In 1925, Alain Locke wrote what he hoped would be the defining statement about the black literary and cultural movement in Harlem, during the promising early stages of the ‘Harlem Renaissance.’  “[He] firmly believed that the literary work composing The New Negro embodied ‘a renewed race spirit that consciously and proudly sets itself apart” (Dawahare: 67). He aspired to see this post-Great War generation of blacks as unashamed of their race and culture, and whose contributions would strengthen democracy in America.  Locke’s argument for a movement devoted to racial expression, black pride and American social reform gained traction at the time of its publication, but ignored ideological disputes, raging concurrently, as to whether black nationalism, variations on communism ideology or American capitalism could provide the best route out of the ghetto, for the country’s black working class.

The broader debate focused on the large numbers of blacks who emerged from World War I, radicalized by failed promises of government, returning to streets and neighborhoods that were little-changed in terms of segregationist attitudes since before the war. For those who had remained home during the war, vacated jobs in factories and shops—together with rampant Jim Crow laws, lynching and a poor cotton crop  fueled a ‘Great Migration’ of 500,000 disenfranchised black workers to major cities in the north, to fill those positions.  Following the war, returning whites found black workers now comprised a significant component of the work force, fostering resentment and anger. White indignation, together with high veteran unemployment and inflation, soon fueled violence in the streets of many cities in 1919—a period called the Red Summer—resulting in the deaths of dozens, with thousands injured or left homeless.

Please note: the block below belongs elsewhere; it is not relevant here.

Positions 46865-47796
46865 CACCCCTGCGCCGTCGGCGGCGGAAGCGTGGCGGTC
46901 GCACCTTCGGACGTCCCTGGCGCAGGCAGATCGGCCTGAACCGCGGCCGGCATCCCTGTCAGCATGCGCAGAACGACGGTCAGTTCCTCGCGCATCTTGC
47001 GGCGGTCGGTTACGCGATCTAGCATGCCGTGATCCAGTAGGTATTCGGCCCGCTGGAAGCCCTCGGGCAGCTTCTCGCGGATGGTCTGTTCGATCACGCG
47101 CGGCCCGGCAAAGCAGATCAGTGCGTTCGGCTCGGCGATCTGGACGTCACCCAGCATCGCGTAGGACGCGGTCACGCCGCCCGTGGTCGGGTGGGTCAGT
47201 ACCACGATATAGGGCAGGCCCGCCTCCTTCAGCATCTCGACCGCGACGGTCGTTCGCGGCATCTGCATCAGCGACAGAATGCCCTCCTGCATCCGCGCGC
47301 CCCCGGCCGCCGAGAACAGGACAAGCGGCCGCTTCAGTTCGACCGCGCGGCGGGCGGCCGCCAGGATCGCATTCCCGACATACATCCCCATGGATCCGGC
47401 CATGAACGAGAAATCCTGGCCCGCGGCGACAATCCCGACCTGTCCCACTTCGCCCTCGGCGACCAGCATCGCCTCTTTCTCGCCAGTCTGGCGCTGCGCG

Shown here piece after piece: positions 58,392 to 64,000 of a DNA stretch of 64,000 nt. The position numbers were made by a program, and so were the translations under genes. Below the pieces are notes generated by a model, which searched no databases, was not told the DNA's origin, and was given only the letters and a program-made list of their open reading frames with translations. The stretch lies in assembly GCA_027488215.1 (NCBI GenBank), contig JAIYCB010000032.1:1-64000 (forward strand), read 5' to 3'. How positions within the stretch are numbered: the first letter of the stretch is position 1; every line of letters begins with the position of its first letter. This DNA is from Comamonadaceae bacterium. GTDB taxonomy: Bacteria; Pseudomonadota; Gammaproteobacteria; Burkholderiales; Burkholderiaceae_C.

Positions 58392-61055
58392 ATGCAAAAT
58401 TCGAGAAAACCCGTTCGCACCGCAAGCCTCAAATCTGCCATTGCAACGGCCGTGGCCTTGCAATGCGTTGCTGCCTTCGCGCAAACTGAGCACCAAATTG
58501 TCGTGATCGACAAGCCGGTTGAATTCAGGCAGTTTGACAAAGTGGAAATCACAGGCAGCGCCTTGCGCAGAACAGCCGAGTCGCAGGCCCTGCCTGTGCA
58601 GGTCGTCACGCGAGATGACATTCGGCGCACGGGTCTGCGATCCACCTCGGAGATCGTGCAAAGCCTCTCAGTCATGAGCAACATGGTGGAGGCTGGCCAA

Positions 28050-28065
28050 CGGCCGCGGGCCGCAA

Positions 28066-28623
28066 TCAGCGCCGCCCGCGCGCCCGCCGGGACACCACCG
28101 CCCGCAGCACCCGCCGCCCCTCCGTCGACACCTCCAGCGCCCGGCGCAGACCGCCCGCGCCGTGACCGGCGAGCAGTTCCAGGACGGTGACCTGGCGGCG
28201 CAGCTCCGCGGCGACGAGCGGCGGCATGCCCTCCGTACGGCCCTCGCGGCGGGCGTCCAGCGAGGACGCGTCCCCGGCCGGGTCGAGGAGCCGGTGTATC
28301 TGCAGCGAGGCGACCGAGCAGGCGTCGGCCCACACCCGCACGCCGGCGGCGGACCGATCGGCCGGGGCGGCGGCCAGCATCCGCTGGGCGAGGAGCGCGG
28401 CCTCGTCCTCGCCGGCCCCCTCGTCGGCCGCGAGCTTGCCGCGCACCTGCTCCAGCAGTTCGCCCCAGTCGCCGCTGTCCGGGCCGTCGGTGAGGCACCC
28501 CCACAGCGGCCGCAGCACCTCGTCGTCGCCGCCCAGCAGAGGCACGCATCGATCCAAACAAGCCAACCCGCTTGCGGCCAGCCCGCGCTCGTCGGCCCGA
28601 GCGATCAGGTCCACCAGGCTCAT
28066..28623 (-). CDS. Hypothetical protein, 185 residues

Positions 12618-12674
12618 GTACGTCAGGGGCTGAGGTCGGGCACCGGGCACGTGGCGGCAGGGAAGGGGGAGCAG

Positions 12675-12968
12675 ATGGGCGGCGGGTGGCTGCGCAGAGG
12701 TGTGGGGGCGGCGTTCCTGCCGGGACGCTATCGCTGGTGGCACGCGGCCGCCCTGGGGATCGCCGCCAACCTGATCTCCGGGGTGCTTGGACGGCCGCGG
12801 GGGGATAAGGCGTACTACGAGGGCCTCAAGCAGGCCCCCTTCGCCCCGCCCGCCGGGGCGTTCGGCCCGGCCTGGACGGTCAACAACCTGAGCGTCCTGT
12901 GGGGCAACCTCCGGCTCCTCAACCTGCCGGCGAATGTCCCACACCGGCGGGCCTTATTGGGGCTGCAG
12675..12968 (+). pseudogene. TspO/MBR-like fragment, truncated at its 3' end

These wide-spread, worker-driven race riots earned the imprimatur ‘Red’ because, in the minds of some, they corresponded with the Red Scareof 1919-20. Following the Russian Revolution, anti-Bolshevik sentiment in the United States quickly replaced the anti-German sentiment of the
World War I years.  Many politicians and government officials, together with much of the press and the public, feared an imminent attempt to overthrow the government of the United States and create a new regime, modeled on that of the Soviets.  In that atmosphere of public hysteria, authorities viewed African Americans' advocacy of racial equality, labor rights, or the rights of victims of mobs to defend themselves with alarm. In a private conversation in March 1919, President Wilson said that "the American Negro returning from abroad would be our greatest medium in conveying bolshevism to America” (McWhirter: 56).